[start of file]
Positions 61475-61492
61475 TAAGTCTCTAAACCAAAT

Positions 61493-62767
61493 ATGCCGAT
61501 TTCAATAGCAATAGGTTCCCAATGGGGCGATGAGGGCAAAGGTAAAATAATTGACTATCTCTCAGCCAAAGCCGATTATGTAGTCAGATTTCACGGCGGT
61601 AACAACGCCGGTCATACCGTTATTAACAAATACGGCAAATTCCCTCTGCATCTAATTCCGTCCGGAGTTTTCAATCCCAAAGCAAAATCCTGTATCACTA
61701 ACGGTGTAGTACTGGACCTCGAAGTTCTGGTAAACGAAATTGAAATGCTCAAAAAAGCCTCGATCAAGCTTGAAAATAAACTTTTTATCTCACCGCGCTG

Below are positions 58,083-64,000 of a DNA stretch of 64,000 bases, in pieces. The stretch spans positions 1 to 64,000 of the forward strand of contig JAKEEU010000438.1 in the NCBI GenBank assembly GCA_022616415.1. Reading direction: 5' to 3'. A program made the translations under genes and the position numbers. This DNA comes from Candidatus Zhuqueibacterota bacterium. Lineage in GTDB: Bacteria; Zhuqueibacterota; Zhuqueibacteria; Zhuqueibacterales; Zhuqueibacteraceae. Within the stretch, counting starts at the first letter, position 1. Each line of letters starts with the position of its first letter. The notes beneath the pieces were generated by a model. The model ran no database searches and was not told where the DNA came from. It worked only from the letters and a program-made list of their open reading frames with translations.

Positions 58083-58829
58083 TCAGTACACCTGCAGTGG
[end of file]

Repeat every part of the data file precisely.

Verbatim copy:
Positions 61475-61492
61475 TAAGTCTCTAAACCAAAT

Positions 61493-62767
61493 ATGCCGAT
61501 TTCAATAGCAATAGGTTCCCAATGGGGCGATGAGGGCAAAGGTAAAATAATTGACTATCTCTCAGCCAAAGCCGATTATGTAGTCAGATTTCACGGCGGT
61601 AACAACGCCGGTCATACCGTTATTAACAAATACGGCAAATTCCCTCTGCATCTAATTCCGTCCGGAGTTTTCAATCCCAAAGCAAAATCCTGTATCACTA
61701 ACGGTGTAGTACTGGACCTCGAAGTTCTGGTAAACGAAATTGAAATGCTCAAAAAAGCCTCGATCAAGCTTGAAAATAAACTTTTTATCTCACCGCGCTG

Below are positions 58,083-64,000 of a DNA stretch of 64,000 bases, in pieces. The stretch spans positions 1 to 64,000 of the forward strand of contig JAKEEU010000438.1 in the NCBI GenBank assembly GCA_022616415.1. Reading direction: 5' to 3'. A program made the translations under genes and the position numbers. This DNA comes from Candidatus Zhuqueibacterota bacterium. Lineage in GTDB: Bacteria; Zhuqueibacterota; Zhuqueibacteria; Zhuqueibacterales; Zhuqueibacteraceae. Within the stretch, counting starts at the first letter, position 1. Each line of letters starts with the position of its first letter. The notes beneath the pieces were generated by a model. The model ran no database searches and was not told where the DNA came from. It worked only from the letters and a program-made list of their open reading frames with translations.

Positions 58083-58829
58083 TCAGTACACCTGCAGTGG